Global investors want nations to step up climate action
Global investors -- the single largest policy intervention from corporates on climate change -- on Monday called on governments around the world to step up action to address climate change.
A total of 415 investors, with $32 trillion in assets-under-management, were behind the call-to-action as signatories of the 2018 Global Investor Statement to Governments on Climate Change.
Among specific policies, the investors requested the governments to "phase out thermal coal power", "put a meaningful price on carbon" and "phase out fossil fuel subsidies".
The statement reached global leaders as the UN's COP24 global climate change conference in Katowice entered its second week.
The investors asked governments to strengthen their Nationally Determined Contributions to meet the goals of the 2015 Paris Climate Change Agreement and to enact policies to facilitate the world's transition to a low-carbon economy.
Three overarching priorities highlighted in the statement for global leaders to address were: Achieving the Paris agreement's goals, accelerating private sector investment into the low carbon transition and committing to improve climate-related financial reporting.
Investors highlighted the "ambition gap" that according to the UN exists between governments' commitments and what was needed to deliver on the goals of the Paris agreement in limiting global warming to well below two degrees Celsius and ensuring the necessary transition to a low-carbon economy.
They stressed their concern about the gap, noting consequences of an otherwise "unacceptably high temperature increase" and "substantial negative economic impacts".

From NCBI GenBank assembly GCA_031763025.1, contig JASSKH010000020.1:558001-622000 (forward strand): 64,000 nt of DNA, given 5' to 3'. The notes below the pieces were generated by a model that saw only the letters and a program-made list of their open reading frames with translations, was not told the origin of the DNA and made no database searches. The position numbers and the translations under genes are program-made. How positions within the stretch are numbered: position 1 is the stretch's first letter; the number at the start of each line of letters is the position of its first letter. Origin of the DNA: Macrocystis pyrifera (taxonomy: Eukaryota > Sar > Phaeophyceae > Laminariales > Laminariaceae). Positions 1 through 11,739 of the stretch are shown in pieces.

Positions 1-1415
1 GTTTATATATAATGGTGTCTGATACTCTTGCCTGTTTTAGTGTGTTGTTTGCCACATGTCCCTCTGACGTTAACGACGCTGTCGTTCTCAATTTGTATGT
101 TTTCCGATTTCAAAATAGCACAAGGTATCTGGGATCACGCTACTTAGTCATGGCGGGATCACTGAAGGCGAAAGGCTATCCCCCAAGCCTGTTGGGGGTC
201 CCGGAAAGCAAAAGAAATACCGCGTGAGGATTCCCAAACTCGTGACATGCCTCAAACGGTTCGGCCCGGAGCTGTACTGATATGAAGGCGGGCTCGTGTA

Investors that signed the statement included some of the world's largest pension funds, asset managers and insurance companies, alongside faith-based groups, state treasurers and comptrollers, impact investors and venture capital funds.
The intervention came as findings of a recent UN report showed that nations must triple their efforts to meet their commitments under the Paris agreement.
Only weeks earlier the Intergovernmental Panel on Climate Change's 1.5 degrees Celsius special report showed that considerable additional emission reductions were achievable, delivering significant benefit to society and the climate.
Thomas P. DiNapoli of New York State Common Retirement Fund, responsible for a $207 billion pension fund, said: "Despite the misguided policies of the (US President Donald) Trump administration we are still in and remain committed to supporting the Paris agreement's climate goals."
"The transition to a low carbon economy presents numerous opportunities to create value and investors who ignore the changing world do so at their own peril," DiNapoli said.
Peter Damgaard Jensen, Chair of the Institutional Investors Group on Climate Change and CEO of PKA, a Danish pension fund with $41 billion in assets, added: "There is no place for coal in the clean energy future that is essential to addressing climate change.
"It's therefore encouraging to see ever more countries set necessary dates for the phase out of coal."
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